Around the 1/3 mark of the book, the reader is treated to the essence of the plot: how Toranaga maneuvers his way to become Shogun. For character study, and a primer on the Japanese culture and language, the novel is worth a look. As a story, it is overly padded and makes me want to scream at the author.
Sadly, James Clavell passed away in 1994. Sadder still, Anita Blake is not real. I will be in need of a Necromancer at the end of this 6,000 page journey.
Fortunately, the next book in my queue will offer a slight reprieve before my continued literary self-flagelation.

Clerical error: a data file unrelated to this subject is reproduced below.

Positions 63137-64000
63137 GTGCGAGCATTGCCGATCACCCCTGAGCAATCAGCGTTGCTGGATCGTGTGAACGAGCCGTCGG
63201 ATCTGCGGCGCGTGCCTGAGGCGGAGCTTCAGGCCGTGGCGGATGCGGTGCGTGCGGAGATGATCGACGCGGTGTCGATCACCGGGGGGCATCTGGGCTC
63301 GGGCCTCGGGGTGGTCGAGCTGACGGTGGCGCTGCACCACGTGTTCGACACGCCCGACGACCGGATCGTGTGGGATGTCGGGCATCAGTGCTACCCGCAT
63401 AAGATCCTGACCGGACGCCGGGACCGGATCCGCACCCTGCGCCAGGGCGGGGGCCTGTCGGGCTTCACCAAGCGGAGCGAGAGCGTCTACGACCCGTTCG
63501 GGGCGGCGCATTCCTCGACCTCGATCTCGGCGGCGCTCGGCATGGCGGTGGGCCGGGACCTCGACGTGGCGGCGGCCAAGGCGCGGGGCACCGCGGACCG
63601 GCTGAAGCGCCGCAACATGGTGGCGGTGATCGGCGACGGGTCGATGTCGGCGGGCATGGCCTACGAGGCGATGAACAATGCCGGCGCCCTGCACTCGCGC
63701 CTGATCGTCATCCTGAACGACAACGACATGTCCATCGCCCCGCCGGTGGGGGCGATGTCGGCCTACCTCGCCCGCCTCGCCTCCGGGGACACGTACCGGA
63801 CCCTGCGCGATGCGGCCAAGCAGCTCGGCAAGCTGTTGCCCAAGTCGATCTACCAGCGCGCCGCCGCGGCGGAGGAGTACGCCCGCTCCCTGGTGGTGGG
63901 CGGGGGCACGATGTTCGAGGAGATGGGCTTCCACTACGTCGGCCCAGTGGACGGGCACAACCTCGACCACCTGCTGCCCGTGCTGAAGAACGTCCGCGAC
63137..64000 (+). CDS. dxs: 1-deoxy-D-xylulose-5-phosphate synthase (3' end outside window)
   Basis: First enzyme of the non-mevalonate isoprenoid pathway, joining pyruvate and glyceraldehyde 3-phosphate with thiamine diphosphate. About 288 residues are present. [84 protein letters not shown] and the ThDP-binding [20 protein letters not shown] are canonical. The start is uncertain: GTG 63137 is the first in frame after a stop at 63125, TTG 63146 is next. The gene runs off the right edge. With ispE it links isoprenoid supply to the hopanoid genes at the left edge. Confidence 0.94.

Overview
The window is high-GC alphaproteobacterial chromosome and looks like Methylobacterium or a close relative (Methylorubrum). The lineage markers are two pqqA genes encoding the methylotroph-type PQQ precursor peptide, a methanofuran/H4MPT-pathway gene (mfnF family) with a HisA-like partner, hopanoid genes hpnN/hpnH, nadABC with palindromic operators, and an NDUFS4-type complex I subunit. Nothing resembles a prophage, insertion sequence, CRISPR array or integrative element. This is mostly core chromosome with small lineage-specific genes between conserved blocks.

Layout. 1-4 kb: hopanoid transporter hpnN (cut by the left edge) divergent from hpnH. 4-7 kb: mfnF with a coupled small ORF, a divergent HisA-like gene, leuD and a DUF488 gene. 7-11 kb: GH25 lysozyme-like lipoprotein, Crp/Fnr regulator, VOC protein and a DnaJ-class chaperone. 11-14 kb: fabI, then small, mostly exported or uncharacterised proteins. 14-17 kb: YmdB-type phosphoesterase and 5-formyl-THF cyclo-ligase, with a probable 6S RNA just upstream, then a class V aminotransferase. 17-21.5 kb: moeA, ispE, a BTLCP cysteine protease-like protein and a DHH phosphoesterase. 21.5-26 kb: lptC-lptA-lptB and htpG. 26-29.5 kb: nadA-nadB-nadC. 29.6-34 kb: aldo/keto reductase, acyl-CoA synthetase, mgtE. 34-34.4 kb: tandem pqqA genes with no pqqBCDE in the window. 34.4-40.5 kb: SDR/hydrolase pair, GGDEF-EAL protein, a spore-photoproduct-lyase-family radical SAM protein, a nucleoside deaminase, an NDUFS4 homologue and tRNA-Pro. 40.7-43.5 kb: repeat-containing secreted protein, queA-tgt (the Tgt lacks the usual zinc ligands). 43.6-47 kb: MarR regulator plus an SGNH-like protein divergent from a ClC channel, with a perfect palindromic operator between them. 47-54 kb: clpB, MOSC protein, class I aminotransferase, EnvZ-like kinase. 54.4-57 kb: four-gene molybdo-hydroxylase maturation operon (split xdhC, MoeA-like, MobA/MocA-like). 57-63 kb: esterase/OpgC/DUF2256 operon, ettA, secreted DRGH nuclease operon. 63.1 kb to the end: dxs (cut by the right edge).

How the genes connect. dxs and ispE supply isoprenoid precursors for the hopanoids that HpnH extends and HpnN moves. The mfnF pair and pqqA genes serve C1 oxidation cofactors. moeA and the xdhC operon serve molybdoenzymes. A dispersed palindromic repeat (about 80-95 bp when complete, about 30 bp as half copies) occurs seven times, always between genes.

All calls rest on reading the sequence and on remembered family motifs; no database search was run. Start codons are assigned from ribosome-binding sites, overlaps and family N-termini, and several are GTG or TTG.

Since my last post, a lot has happened in the world. You don’t need me to tell you. I can read the expression on your face. It’s the one that clearly says
No, I get it. I’ve said the same thing every day since Donald Trump was elected President of the United States. Aside from the likelihood he will be impeached (and, thus, making Mike Pence the POTUS), the prospect of someone so unstable as the Leader of the Free World is frightening.
And though I have awoken every day hoping, praying, that it’s all a horrible nightmare, the sad truth is that at noon, Donald J.Trump will be sworn in as the 45th President of the United States.
So, last year, my wife and I decided to do a Book Bingo Challenge. We did 25 different categories that ranged from “Owned, Never Read” to “Should Have Read in High School” to “Translated from Another Language”. On some of them, we played fast and loose with the title categories (I’m looking at you “Relationship Book”), while others were more literal.